“A woman needs a man like a fish needs a bicycle.” – Irina Dunn
The 1890s was marked by an obsession with bicycles given that it was a new technology at the time. More than two million bicycles were sold in 1897 alone. This has inevitably shocked both economic and social foundations. But most importantly, this new technology has become a notorious emblem of women’s rights and political force. Women gained physical mobility as they learned to ride bicycles. As a natural consequence, women found a new sense of freedom by being able to move far beyond their own neighbourhoods.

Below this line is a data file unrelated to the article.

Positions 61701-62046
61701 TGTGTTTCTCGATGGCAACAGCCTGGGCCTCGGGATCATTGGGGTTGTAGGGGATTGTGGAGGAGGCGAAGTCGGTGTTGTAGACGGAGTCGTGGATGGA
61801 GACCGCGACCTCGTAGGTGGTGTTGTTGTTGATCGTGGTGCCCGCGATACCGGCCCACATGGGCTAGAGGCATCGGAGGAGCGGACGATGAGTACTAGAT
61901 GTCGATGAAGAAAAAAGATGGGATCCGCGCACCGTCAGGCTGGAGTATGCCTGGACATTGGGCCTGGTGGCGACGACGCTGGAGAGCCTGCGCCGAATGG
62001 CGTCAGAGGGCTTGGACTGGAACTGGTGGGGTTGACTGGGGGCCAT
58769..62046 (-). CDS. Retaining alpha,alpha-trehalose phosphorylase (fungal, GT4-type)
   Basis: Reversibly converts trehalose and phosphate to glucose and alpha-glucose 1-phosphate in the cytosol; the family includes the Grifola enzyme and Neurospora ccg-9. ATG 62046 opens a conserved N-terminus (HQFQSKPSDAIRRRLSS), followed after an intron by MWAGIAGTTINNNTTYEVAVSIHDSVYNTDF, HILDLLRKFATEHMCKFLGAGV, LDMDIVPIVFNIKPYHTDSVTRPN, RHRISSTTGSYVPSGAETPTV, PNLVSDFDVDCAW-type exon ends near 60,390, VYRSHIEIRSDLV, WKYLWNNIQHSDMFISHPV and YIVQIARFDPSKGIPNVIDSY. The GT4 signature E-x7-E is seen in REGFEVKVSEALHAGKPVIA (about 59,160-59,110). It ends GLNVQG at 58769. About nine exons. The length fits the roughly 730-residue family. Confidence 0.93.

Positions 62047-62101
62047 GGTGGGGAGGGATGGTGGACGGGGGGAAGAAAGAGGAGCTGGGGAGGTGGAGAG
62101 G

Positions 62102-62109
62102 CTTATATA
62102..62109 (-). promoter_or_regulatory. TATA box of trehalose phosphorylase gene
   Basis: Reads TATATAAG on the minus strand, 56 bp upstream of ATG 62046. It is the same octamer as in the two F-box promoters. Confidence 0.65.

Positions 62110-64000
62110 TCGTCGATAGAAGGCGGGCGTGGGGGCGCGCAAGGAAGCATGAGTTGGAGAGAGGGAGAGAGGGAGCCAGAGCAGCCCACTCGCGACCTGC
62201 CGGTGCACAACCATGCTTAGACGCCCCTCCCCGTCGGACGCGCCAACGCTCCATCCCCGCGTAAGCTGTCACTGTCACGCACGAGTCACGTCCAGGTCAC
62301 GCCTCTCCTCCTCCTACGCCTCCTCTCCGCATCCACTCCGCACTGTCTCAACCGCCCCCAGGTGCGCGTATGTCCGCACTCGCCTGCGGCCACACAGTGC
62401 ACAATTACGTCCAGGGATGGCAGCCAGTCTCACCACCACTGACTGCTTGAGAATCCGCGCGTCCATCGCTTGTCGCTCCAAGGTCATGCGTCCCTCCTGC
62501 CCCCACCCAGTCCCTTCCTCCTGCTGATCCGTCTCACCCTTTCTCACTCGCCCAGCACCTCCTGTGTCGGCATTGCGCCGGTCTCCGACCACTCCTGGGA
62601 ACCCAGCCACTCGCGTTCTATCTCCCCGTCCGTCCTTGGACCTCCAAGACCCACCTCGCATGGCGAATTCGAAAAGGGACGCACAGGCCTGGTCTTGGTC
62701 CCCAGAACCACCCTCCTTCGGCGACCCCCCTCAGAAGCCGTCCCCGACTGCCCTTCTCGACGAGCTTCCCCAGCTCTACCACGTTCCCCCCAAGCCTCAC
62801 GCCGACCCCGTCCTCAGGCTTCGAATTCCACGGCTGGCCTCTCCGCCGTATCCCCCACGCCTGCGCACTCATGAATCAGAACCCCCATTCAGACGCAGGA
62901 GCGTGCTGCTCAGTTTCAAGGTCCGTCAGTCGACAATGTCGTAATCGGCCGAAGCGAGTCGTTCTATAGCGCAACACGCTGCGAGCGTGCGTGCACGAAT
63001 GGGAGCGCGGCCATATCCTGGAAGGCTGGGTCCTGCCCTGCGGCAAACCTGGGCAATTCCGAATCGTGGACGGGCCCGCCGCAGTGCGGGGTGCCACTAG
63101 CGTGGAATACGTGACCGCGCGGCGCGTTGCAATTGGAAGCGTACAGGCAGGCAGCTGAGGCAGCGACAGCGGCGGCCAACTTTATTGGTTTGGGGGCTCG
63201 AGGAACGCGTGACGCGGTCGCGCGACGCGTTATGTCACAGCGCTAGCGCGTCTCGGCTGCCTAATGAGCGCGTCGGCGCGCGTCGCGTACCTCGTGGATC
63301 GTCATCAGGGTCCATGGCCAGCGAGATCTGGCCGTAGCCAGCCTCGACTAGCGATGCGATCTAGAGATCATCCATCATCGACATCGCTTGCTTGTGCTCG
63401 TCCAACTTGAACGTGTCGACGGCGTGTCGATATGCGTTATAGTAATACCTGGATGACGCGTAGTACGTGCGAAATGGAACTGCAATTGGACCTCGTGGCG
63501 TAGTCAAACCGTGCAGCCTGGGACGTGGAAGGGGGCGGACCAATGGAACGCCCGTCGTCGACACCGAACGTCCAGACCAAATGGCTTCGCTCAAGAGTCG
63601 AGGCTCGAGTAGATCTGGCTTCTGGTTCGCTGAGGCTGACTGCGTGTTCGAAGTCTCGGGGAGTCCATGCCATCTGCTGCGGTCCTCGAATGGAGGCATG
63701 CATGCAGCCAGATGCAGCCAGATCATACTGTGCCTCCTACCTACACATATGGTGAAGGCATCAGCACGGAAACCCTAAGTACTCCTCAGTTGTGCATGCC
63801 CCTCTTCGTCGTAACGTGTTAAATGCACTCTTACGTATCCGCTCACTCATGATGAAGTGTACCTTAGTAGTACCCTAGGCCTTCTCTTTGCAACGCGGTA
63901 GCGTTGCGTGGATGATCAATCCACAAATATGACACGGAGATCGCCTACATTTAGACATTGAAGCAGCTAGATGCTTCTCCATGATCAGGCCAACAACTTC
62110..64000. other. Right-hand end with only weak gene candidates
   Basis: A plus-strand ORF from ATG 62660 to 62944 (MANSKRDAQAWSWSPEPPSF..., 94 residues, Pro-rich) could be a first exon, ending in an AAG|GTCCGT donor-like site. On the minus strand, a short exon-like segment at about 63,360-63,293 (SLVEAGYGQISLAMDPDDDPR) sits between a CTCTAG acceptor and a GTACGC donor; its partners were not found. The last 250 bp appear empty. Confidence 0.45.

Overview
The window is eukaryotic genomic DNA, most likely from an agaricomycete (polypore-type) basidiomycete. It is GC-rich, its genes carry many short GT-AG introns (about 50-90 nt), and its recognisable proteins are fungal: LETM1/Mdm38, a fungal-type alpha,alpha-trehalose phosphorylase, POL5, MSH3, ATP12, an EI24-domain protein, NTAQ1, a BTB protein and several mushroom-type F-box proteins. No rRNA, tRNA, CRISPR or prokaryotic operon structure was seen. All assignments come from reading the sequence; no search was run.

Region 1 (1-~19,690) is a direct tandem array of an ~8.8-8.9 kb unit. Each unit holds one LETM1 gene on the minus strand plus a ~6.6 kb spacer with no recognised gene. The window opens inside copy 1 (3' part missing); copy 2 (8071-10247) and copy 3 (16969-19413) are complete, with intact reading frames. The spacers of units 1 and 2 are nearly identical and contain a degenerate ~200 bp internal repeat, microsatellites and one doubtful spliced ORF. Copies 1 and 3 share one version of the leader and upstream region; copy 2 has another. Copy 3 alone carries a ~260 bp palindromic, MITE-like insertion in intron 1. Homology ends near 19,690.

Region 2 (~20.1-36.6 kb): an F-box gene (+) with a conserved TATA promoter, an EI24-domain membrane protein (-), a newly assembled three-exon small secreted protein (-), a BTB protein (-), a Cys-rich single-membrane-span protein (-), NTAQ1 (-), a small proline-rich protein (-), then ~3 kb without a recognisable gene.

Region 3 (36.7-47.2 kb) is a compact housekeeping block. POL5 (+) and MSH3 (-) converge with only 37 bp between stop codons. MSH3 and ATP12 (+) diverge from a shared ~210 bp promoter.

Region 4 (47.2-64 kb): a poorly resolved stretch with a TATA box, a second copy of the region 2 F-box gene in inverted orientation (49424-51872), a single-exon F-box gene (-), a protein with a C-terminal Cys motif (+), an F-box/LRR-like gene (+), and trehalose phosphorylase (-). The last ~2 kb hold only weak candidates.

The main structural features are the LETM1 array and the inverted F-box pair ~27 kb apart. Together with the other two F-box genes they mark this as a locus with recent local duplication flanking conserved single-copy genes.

Gradually women discarded the fashion of Victorian era which consisted of clothing which restricted movement. In contrast, cycling required a type of clothing which was less-movement restricting and practical. It was precisely this new dress reform that challenged popular notions of femininity and adequate female behaviour.
The bicycle brought about social changes that were not just limited to new perceptions of femininity and changes in fashion, but also increased women’s sense of mobility given that women with bicycles were no longer dependent on a man for transportation. Such is the significance of the bicycle in Women’s Liberation Movement that in 1896 Susan B. Anthony said that it “has done more to emancipate women than anything else in the world.”